Saturday, 7 January 2012


“Each morning sees some task begin, Each evening sees it close; Something attempted, something done, Has earned a night's repose” - Henry Wadsworth Longfellow
A quiet day with an even quieter evening at home. Nothing better than some gorgeous Bach to cap the day off and lead into the repose of the night. Here is the second movement, Largo Ma Non Tanto, of Johann Sebastian Bach’s, Double Violin Concerto in D minor (BWV 1043).

The Concerto for Two Violins in D minor is perhaps one of the most famous works by J. S. Bach and considered among the best examples of the work of the late Baroque period. Bach wrote it in Leipzig sometime between 1730 and 1731, most likely for the Leipzig Collegium Musicum, of which he was the director. It also exists in an arrangement for two harpsichords, transposed into C minor (BWV 1062). The concerto comprises three movements: Vivace; Largo ma non tanto; Allegro.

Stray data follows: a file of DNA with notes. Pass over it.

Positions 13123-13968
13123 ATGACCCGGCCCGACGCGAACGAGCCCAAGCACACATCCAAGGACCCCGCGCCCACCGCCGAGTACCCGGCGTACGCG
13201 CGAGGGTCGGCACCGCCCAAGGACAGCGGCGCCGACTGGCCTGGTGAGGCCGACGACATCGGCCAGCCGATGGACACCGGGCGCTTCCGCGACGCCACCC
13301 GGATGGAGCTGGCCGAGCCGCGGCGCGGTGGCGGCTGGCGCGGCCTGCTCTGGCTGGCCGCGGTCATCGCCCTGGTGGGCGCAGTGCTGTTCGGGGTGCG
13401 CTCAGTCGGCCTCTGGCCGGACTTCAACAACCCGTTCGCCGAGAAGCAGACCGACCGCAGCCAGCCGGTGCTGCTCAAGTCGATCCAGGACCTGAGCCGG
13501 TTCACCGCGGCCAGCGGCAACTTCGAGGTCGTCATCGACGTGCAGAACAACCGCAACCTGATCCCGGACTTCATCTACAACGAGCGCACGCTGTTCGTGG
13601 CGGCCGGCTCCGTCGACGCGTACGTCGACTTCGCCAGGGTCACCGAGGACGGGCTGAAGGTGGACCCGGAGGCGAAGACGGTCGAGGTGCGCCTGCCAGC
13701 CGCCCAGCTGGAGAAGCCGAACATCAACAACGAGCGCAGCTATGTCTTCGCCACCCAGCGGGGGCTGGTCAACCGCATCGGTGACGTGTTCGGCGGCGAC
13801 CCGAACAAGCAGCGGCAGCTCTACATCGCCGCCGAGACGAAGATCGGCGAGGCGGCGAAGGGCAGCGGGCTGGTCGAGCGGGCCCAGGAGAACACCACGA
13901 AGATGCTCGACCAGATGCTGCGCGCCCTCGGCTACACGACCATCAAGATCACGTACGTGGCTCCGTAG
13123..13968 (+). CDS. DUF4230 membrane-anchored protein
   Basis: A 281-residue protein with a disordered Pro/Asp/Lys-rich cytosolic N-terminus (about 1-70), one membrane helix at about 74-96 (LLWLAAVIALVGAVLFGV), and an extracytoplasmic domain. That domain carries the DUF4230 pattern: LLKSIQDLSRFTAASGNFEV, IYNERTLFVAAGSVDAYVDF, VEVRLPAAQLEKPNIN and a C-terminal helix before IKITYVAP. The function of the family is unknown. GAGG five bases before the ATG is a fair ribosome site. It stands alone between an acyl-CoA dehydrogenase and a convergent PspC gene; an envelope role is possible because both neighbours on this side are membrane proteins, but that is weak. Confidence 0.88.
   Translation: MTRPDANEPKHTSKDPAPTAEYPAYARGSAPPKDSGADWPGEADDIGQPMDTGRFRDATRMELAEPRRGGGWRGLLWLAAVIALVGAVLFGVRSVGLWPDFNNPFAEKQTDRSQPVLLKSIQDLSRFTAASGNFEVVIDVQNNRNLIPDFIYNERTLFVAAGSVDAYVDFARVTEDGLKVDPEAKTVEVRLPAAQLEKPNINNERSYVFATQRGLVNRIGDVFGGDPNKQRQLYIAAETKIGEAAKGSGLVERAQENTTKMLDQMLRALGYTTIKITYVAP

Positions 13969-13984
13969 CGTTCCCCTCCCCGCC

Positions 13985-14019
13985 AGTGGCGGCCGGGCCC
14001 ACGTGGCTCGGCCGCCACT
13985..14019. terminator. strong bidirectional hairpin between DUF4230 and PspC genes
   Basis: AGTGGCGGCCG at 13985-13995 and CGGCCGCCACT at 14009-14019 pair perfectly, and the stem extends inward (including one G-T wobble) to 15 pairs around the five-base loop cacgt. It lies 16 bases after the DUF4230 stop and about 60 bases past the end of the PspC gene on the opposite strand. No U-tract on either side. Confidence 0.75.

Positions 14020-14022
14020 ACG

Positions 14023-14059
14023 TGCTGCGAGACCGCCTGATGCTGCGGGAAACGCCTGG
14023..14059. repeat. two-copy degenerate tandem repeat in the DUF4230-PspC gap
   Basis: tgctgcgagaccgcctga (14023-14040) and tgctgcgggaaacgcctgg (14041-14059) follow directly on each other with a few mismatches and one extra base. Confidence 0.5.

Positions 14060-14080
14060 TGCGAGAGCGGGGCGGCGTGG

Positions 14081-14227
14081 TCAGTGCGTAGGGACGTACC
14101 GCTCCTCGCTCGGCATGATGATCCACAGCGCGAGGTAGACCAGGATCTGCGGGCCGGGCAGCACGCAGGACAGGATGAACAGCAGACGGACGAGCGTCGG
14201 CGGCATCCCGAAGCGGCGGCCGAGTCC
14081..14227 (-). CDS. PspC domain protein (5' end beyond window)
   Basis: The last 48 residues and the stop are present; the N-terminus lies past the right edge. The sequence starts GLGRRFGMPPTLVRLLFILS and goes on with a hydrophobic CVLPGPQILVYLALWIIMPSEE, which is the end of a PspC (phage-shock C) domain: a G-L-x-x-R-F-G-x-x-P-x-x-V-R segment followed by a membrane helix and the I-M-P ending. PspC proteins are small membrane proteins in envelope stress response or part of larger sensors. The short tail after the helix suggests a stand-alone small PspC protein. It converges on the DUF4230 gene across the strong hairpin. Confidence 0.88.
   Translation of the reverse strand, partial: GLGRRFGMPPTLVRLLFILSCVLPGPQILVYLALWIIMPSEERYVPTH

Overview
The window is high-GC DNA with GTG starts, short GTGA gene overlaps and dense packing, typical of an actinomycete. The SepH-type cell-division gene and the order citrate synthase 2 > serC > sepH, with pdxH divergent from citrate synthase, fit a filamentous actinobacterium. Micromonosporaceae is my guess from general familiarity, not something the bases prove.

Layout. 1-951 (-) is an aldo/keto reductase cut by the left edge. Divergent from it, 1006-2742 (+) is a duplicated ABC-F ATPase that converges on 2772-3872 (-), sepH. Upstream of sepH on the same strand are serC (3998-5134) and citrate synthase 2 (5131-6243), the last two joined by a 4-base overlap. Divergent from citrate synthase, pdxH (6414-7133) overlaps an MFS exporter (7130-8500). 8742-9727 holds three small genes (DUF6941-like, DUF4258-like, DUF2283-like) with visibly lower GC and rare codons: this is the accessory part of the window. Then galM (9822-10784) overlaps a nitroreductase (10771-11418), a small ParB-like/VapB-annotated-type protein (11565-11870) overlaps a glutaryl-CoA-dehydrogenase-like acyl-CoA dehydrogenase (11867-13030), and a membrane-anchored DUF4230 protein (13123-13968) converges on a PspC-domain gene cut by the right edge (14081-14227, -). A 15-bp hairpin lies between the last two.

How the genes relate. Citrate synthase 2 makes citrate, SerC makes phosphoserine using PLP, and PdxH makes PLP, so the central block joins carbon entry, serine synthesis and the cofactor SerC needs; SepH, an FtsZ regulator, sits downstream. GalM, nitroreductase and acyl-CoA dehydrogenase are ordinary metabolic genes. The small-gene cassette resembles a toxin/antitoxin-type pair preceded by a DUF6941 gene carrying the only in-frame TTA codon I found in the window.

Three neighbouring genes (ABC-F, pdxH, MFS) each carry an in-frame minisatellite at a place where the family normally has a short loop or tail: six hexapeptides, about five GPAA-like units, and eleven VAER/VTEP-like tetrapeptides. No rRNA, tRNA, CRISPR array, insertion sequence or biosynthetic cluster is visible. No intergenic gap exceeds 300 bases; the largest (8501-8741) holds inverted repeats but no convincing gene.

In addition to the two soloists, the concerto is scored for strings and basso continuo. The concerto is characterised by the subtle yet expressive relationship between the two solo violins and the accompanying strings throughout the work. The musical structure of this piece uses fugal imitation and much counterpoint. The middle slow movement has a mood of tranquil repose and the sweet melodies are as mellifluous as a gentle lullaby. Enjoy!

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